U.N. Says Afghan Police, Troops Took Too Long to Respond to Attack

The United Nations demanded to know Friday why it took an hour for Afghan police and NATO troops to respond to a terrorist attack on a guest house filled with U.N. election workers in Kabul.

Secretary-General Ban Ki-moon said U.N. security officers held off the attackers for at least an hour with no outside help, fighting in the corridors and on the rooftops and saving many, many lives. He said two Afghan security guards outside the house appear to have been killed immediately by militants carrying grenades and automatic weapons and wearing suicide vests.

He spoke Friday at a town hall meeting at U.N. headquarters where hundreds of staff members stood in silent tribute to the five U.N. staff members killed in Wednesday's attack — including two U.N. security officers.

The deadly assault, which left 11 dead including three attackers, pointed to one of the deficiencies in plans for protecting sensitive targets in Kabul.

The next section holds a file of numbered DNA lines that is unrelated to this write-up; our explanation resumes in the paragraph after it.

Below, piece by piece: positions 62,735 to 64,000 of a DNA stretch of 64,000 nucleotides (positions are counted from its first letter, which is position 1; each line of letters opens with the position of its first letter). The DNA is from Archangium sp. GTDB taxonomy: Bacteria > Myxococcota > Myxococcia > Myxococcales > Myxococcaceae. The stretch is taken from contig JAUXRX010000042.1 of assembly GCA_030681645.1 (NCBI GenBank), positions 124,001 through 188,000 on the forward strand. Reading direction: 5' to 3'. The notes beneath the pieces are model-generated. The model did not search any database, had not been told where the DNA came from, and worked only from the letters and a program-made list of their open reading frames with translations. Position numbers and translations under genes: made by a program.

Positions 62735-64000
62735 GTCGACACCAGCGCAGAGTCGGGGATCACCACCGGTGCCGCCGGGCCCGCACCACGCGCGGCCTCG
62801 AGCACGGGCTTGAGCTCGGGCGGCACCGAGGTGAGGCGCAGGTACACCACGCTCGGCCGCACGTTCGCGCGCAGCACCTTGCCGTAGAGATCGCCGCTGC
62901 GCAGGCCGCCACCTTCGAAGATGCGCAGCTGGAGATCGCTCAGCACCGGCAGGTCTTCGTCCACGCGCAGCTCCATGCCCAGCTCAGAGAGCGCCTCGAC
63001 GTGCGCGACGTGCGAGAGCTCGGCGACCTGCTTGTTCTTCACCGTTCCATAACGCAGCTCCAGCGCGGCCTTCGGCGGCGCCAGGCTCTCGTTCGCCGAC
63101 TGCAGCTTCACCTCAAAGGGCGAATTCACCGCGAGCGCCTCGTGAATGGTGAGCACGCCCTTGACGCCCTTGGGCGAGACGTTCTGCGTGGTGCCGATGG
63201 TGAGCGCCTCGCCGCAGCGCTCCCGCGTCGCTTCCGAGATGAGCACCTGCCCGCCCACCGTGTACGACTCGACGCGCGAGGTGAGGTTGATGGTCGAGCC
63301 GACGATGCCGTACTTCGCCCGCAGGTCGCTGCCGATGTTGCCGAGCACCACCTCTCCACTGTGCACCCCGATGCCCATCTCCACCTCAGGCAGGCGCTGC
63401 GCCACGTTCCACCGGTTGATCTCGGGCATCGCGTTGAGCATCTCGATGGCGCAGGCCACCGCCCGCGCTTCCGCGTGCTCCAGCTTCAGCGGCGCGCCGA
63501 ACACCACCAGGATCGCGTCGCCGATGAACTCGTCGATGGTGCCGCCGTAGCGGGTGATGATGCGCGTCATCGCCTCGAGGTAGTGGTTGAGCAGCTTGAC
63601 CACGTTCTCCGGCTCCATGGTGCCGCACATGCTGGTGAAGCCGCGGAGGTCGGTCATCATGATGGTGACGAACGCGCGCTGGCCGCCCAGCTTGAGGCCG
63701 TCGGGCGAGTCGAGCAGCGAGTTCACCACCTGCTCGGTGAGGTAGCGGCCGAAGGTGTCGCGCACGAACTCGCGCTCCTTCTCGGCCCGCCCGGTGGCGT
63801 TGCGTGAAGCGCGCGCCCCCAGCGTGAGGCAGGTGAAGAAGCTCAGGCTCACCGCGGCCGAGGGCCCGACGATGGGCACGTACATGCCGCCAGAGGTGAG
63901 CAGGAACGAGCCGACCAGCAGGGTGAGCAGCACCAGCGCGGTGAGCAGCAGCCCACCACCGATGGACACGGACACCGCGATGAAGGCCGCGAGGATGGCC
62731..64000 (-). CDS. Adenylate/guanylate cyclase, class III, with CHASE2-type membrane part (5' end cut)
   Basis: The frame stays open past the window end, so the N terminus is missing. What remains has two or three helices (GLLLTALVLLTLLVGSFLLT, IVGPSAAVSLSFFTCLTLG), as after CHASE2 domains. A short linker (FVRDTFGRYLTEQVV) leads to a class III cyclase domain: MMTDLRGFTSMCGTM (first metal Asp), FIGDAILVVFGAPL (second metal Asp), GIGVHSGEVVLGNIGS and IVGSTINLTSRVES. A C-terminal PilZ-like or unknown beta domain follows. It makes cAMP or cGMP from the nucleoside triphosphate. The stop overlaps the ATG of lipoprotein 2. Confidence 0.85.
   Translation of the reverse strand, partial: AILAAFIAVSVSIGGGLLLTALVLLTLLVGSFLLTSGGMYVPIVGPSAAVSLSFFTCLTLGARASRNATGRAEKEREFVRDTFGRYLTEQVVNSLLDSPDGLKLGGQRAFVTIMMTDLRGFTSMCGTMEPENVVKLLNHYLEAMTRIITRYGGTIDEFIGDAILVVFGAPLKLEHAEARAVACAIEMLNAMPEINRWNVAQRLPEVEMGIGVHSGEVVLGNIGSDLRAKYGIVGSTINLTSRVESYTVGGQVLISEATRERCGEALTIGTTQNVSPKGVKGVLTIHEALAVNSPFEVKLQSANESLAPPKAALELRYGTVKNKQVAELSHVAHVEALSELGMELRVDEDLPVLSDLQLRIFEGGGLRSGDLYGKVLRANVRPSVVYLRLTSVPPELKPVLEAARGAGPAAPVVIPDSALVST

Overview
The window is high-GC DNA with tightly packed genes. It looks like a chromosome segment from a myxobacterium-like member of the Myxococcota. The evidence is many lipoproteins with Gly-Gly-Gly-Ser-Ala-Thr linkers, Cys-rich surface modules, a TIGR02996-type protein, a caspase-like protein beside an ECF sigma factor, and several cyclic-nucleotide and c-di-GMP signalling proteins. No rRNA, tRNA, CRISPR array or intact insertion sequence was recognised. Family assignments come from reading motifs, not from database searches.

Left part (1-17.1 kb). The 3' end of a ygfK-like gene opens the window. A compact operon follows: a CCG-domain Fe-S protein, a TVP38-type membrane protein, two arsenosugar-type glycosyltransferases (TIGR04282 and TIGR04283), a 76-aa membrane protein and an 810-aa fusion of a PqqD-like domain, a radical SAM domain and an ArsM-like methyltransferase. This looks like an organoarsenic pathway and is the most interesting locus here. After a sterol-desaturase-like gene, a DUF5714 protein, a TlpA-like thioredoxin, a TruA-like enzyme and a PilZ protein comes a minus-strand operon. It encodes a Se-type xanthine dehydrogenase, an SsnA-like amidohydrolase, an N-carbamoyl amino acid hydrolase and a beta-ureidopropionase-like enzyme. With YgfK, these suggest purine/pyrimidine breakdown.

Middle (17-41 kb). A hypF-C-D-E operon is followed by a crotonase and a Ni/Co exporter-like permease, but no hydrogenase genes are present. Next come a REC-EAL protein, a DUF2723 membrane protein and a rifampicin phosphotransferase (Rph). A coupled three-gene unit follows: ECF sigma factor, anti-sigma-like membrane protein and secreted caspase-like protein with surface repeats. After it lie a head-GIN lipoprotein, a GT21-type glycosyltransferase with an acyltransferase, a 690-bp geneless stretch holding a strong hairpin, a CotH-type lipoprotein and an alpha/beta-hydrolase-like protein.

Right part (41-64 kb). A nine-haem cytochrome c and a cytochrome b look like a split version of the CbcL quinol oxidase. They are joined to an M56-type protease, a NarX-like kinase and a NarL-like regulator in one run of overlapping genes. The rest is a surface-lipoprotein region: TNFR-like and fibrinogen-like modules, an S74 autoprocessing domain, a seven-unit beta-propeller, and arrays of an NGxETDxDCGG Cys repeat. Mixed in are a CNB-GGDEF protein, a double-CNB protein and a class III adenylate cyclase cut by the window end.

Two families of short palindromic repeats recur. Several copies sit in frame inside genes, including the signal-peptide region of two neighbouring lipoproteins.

Afghan authorities are the designated first responders in attacks against civilians in the capital, and the better-equipped and better-trained NATO force is supposed to intervene only if asked by the Afghans.

Although the guest house was full of U.N. employees, the building itself was a privately owned Afghan business.

"Of course we make all efforts to support our international partners at all times," NATO spokesman James Appathurai said in Brussels. "But Afghan forces have the lead for security in Kabul and did not request support from ISAF."

In Kabul, Jamil Jumbish, a top Interior Ministry official who is chief of Afghanistan's criminal investigation police, denied that Afghan authorities were slow to respond.

He said Afghan police were stationed in the district and reached the site of the attack "very quickly." He said reinforcements were also sent in shortly after.

Jumbish, however, did not specify how long it took police to respond to the attack.

SLIDESHOW: Deadly Taliban Attack in Kabul